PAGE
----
China yesterday urged North Korea to follow through on its offer to allow UN nuclear monitors into the country as a way to alleviate international tensions during a standoff with the South.
Beijing has continually urged dialogue to resolve the crisis and has been reluctant to blame its neighbor for the shelling of Yeonpyeong Island last month that killed four people.
“North Korea has the right to use nuclear power for peaceful purposes, but also at the same time must allow IAEA [International Atomic Energy Agency] inspectors in,” Chinese Ministry of Foreign Affairs spokeswoman Jiang Yu (姜瑜) said in Beijing.
“All parties should realize that artillery fire and military force cannot solve the issues on the peninsula, and dialogue and cooperation are the only correct approaches,” she said.
New Mexico Governor Bill Richardson said on his return from a visit to Pyongyang, where he acted as an unofficial US envoy, that the North had promised to allow in inspectors to make sure it is not processing highly enriched uranium.
He told reporters the North had shown a “pragmatic attitude” in his unofficial talks.
“The specifics are that they will allow IAEA personnel to go to Yongbyon to ensure that they are not processing highly enriched uranium, that they are proceeding with peaceful purposes,” Richardson said in Beijing, referring to the North’s main nuclear site.
Analysts said it was unclear how much access IAEA inspectors would really get because the North has limited their oversight in the past. They also said the major worry was whether there were other nuclear sites hidden outside of Yongbyon.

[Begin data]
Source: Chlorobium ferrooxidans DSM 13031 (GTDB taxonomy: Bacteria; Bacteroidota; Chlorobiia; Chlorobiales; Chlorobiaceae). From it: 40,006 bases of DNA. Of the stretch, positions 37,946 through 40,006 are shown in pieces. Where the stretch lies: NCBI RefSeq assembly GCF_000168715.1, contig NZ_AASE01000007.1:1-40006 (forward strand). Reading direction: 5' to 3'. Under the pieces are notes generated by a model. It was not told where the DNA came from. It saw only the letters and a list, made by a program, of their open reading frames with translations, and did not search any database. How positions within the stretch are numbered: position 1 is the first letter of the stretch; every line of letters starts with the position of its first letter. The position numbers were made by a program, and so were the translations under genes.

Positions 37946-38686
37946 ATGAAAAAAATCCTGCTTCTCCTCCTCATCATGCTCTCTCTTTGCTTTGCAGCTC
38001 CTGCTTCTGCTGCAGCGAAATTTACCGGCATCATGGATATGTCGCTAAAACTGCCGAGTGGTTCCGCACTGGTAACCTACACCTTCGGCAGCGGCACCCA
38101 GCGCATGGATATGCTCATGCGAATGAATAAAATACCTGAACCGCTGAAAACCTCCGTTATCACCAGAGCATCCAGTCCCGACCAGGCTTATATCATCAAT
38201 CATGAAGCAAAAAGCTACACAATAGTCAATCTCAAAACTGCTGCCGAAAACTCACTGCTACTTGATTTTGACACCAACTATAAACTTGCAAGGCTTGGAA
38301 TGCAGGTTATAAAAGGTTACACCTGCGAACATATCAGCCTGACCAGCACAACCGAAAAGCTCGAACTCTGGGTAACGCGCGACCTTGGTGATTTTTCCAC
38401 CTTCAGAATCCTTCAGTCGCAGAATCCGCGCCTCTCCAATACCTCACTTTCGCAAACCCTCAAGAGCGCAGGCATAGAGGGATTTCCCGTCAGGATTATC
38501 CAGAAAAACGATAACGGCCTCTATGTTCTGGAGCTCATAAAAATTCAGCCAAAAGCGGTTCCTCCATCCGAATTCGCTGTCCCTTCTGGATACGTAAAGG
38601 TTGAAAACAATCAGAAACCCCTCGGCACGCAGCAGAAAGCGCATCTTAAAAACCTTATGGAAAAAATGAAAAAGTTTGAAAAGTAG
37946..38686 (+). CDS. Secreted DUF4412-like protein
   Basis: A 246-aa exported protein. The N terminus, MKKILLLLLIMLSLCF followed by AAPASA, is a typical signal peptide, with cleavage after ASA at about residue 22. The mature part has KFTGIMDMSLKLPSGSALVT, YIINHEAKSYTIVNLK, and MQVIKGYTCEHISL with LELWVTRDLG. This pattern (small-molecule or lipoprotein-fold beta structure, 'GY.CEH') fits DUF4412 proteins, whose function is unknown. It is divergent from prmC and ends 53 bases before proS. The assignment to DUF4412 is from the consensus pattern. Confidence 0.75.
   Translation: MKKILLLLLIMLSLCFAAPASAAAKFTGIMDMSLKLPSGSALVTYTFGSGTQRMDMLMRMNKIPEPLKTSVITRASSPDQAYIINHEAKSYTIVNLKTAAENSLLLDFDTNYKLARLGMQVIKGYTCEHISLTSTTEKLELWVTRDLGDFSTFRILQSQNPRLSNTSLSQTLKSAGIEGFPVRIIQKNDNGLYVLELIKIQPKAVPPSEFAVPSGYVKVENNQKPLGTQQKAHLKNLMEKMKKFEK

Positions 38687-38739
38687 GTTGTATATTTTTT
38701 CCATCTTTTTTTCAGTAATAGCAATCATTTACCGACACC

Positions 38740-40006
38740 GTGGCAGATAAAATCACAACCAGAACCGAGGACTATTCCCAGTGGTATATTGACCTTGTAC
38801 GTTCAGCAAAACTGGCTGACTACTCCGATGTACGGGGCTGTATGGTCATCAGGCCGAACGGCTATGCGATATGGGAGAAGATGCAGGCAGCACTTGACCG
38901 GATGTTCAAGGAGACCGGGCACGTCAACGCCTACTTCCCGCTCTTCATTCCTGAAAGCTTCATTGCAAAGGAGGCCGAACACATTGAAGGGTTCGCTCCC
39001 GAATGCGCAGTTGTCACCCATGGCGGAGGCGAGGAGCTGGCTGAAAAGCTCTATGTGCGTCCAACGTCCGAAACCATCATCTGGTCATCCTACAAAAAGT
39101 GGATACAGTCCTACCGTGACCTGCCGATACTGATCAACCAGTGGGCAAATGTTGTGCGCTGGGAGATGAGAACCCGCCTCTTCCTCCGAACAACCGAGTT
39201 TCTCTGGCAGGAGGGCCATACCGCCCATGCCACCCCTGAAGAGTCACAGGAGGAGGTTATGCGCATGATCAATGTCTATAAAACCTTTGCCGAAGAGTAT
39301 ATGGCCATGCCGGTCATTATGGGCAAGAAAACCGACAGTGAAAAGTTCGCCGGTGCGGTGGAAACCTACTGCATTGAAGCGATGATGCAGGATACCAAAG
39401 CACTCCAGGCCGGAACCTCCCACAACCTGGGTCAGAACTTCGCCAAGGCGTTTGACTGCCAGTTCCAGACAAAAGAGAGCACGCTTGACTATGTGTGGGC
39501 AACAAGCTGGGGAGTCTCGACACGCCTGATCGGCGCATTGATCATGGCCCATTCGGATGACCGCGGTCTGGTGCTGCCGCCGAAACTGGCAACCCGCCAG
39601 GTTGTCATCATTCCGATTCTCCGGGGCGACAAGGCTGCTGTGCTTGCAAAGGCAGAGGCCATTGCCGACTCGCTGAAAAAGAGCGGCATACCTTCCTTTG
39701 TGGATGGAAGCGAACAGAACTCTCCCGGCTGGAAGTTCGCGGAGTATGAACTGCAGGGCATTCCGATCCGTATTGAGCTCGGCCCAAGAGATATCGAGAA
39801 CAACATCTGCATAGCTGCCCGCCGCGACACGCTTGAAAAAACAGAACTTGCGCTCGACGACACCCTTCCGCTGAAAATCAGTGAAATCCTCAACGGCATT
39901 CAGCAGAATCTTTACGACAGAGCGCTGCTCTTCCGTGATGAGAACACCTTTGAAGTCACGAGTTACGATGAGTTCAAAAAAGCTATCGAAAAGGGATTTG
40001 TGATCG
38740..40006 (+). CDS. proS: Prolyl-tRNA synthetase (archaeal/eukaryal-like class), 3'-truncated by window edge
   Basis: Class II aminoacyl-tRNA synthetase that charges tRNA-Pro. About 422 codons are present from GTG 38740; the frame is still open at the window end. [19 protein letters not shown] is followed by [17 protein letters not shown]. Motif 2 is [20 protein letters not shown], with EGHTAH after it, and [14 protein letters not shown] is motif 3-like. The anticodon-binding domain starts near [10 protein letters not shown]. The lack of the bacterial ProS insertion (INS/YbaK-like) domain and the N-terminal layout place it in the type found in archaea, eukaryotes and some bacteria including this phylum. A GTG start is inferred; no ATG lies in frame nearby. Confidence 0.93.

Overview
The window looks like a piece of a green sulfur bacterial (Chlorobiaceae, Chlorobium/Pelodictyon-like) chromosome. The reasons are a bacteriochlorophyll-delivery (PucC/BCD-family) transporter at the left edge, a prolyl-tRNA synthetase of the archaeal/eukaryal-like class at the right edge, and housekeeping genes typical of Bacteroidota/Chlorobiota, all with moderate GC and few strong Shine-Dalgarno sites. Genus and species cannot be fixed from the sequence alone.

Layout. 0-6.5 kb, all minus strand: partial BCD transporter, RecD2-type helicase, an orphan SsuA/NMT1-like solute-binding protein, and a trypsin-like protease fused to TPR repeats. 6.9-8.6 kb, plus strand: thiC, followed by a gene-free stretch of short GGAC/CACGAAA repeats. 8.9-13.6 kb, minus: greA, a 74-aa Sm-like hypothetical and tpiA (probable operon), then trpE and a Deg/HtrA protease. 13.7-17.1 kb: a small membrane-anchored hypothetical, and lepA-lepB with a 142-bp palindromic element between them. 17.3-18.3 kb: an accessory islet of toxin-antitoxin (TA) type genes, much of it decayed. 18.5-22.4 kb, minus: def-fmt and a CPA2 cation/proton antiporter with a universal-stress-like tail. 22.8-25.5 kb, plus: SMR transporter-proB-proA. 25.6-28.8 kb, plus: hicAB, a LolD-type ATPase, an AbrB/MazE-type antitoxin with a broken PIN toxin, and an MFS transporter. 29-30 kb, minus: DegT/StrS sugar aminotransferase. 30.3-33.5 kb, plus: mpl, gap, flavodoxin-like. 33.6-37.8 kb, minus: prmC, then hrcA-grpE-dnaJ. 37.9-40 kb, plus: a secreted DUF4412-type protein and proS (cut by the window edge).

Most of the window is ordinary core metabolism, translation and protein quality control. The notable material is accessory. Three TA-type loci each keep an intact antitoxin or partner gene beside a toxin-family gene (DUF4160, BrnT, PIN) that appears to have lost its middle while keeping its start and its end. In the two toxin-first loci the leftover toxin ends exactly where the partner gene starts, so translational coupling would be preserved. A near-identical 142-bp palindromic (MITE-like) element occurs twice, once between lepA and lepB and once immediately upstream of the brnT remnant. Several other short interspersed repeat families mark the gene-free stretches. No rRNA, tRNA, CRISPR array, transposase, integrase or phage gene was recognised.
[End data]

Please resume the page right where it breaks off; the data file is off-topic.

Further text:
“The question that remains is whether this is the only facility. A uranium enrichment program is much easier to hide than a plutonium one,” said Andrei Lankov at Kookmin University in Seoul.
Lankov said the North’s suggestion of compromise after provocation was a “usual tactic.”
“They create a crisis, they show that they are dangerous and drive tensions high,” he said. “Then they show they could make some concessions.”
If the IAEA was allowed to carry out monitoring, it could help to address a key concern about the North’s uranium enrichment work.
The North, which has refused full IAEA oversight since 2002, has said it only wants to enrich uranium to the low level used to make fuel for a civilian atomic power program. To check this, the IAEA would need continued, unfettered access to all of its uranium enrichment activities. It would usually require frequent inspections, video cameras and special seals to ensure that none of the material is being diverted for military use.
“I believe that’s an important gesture on their part, but there still has to be a commitment eventually by the North Koreans to denuclearize, to abide by the 2005 agreement that says they will terminate their nuclear weapons activities,” Richardson said of the North’s offer.
“Now there has to be deeds and not words,” he said.
He said the offer might pave the way for the resumption of the six-party talks. However, a key South Korean official, who declined to be identified, said Seoul could not take the North’s offer seriously because it was not official.
He said the five parties had to agree first on what to offer the North, adding: “Then we can pursue six-party talks. But the next six-party talks will be the grand bargain. That means a target year [for dismantlement] and the whole picture in the next round, not partial elements.”